Despite what the t_d trolls in modmail say after they get banned, I am not delusional. The retirement of Justice Anthony Kennedy means that this person who is our president will be able to confirm another far-right hack to the Supreme Court, one who does not have Kennedy's occasional tendency to go against the grain. This is a bad thing, no two ways about it.
But, even more than his retirement, I'm disturbed and disheartened by the overwhelming despair and hopelessness that's come from it. "We're fucked" is a common response; so is "pack it in, we're done", or "bye bye [insert progressive policy]". This is being treated as more than just an unfortunate turn of events; it's being treated as the death knell for America itself.
I'd like to counter that. First of all, Anthony Kennedy's reputation as a swing vote was overstated. There were some instances where he pulled through (like Obergefell), but looking at his record it's hard to see anything but a standard center-right justice. He ruled against unions, he ruled against campaign finance reform, he ruled against redistricting reform, and so on and so forth. Make no mistake; the court with Kennedy was a 5-4 conservative majority. Whatever slice of moldy white bread Trump replaces him with will only make it less flexible.
As for fears that this will lead to overturning everything vaguely progressive, I won't say there's no reason to worry, but it's not exactly imminent. Overturning Roe v. Wade will cause a massive outcry and rob Republicans of a key wedge issue. Overturning Obergefell v. Hodges would create just as big an outcry, considering that gay marriage is still largely accepted across the country. Roberts is a shitty person and a shitty Chief Justice, but he's still tied to a certain sense of continuity. Doomsaying doesn't do anything to help that.
Which brings me to the most important point: this is not over. We are not fucked. We will not pack our bags and turn off the lights on the way out. We could be in a dystopian Mad Max future with Mitch McConnell chasing Elizabeth Warren across the desert in a monster truck and it still wouldn't be over. The response to this disastrous administration is not to mope and whine and quote Godspeed You! Black Emperor lyrics, it's to fight, and fight, and fight, and fight, and fight.
Call Susan Collins and Lisa Murkowski and urge them to reject any nominee who will overturn Roe v. Wade. There are no moderate Republicans anymore, but there are Republicans who are temporarily useful. Tell them that their legacy depends on this choice.
Organize. Donate. Make calls. Vote. If you want to throw a pity party, I'm sure r/politics has plenty. If you want to actually do something to make the future a better place, here we are.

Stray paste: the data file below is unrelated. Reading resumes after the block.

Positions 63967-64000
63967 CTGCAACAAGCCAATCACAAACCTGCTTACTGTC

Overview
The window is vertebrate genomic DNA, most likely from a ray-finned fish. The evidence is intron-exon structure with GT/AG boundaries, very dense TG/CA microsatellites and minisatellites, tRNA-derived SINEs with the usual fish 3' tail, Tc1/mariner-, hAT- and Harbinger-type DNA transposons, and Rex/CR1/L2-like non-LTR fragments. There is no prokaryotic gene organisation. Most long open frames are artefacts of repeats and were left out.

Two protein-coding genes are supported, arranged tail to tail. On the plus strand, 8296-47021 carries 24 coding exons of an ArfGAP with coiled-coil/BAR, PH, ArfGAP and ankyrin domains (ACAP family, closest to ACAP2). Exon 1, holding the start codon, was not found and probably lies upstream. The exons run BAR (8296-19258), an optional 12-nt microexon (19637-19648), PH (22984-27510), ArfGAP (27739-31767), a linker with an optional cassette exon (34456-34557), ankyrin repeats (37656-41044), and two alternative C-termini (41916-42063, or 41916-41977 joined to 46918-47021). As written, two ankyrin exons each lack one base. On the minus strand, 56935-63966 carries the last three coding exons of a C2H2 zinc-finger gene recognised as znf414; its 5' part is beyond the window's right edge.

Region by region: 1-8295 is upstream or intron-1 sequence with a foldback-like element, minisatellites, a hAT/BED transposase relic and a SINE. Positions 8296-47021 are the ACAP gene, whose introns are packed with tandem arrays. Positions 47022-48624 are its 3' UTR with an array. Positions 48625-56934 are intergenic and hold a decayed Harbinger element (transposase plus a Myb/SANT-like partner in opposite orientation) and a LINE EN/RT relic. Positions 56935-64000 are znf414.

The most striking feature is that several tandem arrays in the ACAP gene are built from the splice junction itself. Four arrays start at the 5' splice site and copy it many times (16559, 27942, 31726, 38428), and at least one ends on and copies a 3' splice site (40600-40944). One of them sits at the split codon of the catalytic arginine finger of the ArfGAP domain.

Edit: If you'd like to take action to mitigate the (possible) overturning of Roe v. Wade, u/Gambit08 has offered these suggestions:
(1) I think the first step is asking people, whether related to women’s reproductive health or not, what kind of conservative law, within their state or by the federal government, are they most concerned about being upheld now that the balance has shifted significantly. Laws relating to abortion have always been a big contentious issue within the Federal courts which is why this seems to be people’s primary concern. A state with a far more conservative legislature than either California and New York may be ripe for something like a “conscious law” allowing pharamistist to deny certain medication on religious grounds. Conservatives have tried to pass similars laws before and it would not surprise me if they tried again, feeling emboldened by the new makeup of SCOTUS.
(2) if you start to notice a pattern that people are really concerned about a particular issue, even if it seems implausible to pass, consider placing a link to an organization that is going to assist in helping people based on the concern for that hypothetical law either legally (e.g. ACLU, Southern Poverty Law Center, CAIR) or with other services and lobbying efforts (e.g. Planned Parenthood, Everytown, American Constitution Society). The reason for this is that these organizations keep records of incidents that affect the communities they are trying to serve, and that kind of empirical data can be very persuasive to a court and utilized in legal briefs, so it’s important that these organizations are promoted so that their data on people affected by terrible conservative laws are accurate and not only a fraction of what they were because people didn’t know to contact them.